Monday, February 10, 2014

The Road to Oshigwedha

Last summer when Ethan, Gregory, and I were traveling together we had the pleasure of spending a few whole days with our dear friend Pastor Henok.  Our conversation topics were many, wide-ranging, and happy.

The four of us were pleased that the construction of the Reverend Philippus N. Henok Kindergarten had gone so smoothly and had turned out so nicely.   To see photos and read our recollection of that lovely occasion, please scroll back and read the posted entry entitled A Banner Day. 

And so we began a new conversation with Pastor Henok last July, of another "kindergarten in need” within the Oniipa Parish – Pastor Henok said the next few months would be very busy but that he would remain in touch.   In late October, he got back to us via email, letting us know that if Empowering Learners could assist with funding a new kindergarten in Oshigwedha, six kilometers from the church, this would be much appreciated.   Without hesitation we said “yes” and we feel the description of this “kindergarten in need” is particularly powerful and worth sharing.

Pastor Henok told us this kindergarten in Oshigwedha was built by the villagers out of discarded beer bottles – and no -- you would not be alone if you needed to read that last phrase twice, as I did when I received the message.  Discarded beer bottles.  Not only did I need to see this building with my own eyes, I surely needed to meet the teacher who made it all happen. 

And so I did, on Thursday, January 16.  Pastor Henok and I drove from the ELCIN Offices to the kindergarten.  I always like to ride with Pastor Henok because he shares with his company a color commentary on everything around.  I was absorbed in all he was saying, looking to and fro, surveying the terrain, when just like that he turned left off the pavement, driving down into the ditch, and then along a rutted, sandy road.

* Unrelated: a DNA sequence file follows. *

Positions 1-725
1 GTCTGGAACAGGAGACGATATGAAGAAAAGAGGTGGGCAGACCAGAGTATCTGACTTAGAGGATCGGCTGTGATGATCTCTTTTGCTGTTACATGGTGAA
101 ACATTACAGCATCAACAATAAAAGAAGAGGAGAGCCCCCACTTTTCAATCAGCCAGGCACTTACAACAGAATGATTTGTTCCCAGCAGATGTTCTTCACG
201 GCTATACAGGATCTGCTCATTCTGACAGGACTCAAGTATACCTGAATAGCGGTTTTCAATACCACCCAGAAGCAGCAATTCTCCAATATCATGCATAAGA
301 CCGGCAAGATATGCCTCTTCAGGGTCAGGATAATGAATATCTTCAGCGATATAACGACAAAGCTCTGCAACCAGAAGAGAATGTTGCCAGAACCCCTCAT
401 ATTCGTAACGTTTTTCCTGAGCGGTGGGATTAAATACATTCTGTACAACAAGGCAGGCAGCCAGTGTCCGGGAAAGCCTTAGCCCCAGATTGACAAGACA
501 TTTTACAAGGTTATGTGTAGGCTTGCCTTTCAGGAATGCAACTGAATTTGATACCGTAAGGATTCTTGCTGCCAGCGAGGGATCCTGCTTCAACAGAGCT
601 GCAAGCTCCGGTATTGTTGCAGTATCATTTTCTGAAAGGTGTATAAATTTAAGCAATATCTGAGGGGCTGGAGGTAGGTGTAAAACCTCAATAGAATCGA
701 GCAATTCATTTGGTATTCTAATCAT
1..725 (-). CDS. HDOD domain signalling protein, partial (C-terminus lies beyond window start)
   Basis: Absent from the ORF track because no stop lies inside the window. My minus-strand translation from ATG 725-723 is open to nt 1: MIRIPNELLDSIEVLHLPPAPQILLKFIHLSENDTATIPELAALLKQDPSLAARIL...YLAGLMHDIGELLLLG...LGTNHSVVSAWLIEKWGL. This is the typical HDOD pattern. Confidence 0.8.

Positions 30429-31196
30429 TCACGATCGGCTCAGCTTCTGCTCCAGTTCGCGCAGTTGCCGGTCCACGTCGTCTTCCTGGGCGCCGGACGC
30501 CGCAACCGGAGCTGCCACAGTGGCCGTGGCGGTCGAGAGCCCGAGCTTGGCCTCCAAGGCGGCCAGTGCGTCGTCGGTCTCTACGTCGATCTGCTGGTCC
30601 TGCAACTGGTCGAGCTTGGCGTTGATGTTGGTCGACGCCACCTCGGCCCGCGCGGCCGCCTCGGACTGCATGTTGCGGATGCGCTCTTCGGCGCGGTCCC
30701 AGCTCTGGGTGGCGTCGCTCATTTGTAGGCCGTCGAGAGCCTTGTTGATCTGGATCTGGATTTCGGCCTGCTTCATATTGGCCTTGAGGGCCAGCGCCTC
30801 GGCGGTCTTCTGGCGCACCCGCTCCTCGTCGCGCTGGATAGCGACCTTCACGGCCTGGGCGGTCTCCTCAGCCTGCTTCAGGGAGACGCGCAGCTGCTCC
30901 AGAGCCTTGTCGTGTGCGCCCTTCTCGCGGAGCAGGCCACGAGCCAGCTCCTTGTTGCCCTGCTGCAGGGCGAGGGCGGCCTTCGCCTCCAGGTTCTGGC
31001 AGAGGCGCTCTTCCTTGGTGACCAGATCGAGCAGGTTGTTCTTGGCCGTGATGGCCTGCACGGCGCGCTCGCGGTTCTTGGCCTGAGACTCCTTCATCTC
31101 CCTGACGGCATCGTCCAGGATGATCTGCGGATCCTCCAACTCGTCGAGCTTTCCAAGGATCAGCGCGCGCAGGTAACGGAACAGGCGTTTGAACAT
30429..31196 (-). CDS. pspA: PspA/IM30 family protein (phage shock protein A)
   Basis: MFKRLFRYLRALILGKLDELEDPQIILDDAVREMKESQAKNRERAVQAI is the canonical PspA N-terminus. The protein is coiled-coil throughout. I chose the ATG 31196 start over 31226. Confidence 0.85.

I looked over to his side and he was smiling … he knew he had caught me off guard and we laughed.   He said in a slightly raised voice over the noise of the off-roading, “We call these bush roads!”   “No kidding!” I called back.   (I remembered our drives together last summer in our rented Toyota Corolla.  Note to file:  always rent a four-wheel drive vehicle for driving in the north.) 

He explained that during the struggle, these were really the only roads between the farms and the villages since the main east-west paved road was frequently littered with land mines.   Here’s an aside … It dawned on me right then that I had always assumed it was the South African Police who mined the road in hopes of killing SWAPO fighters.  But now I realized it may actually have also been the SWAPO who mined the main road in hopes of retaliating against South African fighters … since surely the locals knew how to navigate this maze of bush roads.   This will go on my list of questions for my next visit.  I clearly need to learn more.

So these bush roads twisted and turned and crisscrossed and intersected.  Pastor Henok knew just where to turn after a certain fence post and before another split in the ruts.   After about a mile or so, on our right, we passed the Oshigwedha Junior Primary School.  I knew we must have been getting close.  We followed along another fence and then stopped.  I looked around and children were starting to come from different directions.  There it was … the building made of beer bottles and cement. 

On the doorstep of this building it says 2005. 

Meme Rauna, teacher and building engineer, with her little boy on her hip, was there to show me around.  I saw her worktable.  I saw her materials.  And on this first day of school I met a few of her learners.  It would still be about another week until all the children would be enrolled.  But those who were there were happy and full of smiles.

The current building is functional.   But I am pretty certain that Pastor Henok is worried about the long-term stability of the structure.   And given it’s remote off-road location, now is the chance to build a more lasting structure. 

The cost of building a single-room, bricks and mortar kindergarten, in the North of Namibia – complete with a lockable door, two windows, a pitched corrugated tin roof, and a cement floor – costs approximately $5,000 USD.  On this trip I presented our friend with the first installment.  In the coming days, I will send the balance.

Thank you, friends and family, for your charitable support through these many months.  Your kind generosity allows us to respond to such designated needs.  All gifts of all sizes are welcome in support of our partnership efforts.  The road to this new kindergarten has been a wonderful journey.  Thanks for being with us!

Empowering Learners.    

Below are a few more up close photos.  

This is the view from the inside.  It's really quite lovely when the sun shines through.

This little sweetie refused to smile until I took notice of her brand new back-to-school sandals.  Which I must admit were really pretty snazzy!  :)

Blessings everyone!

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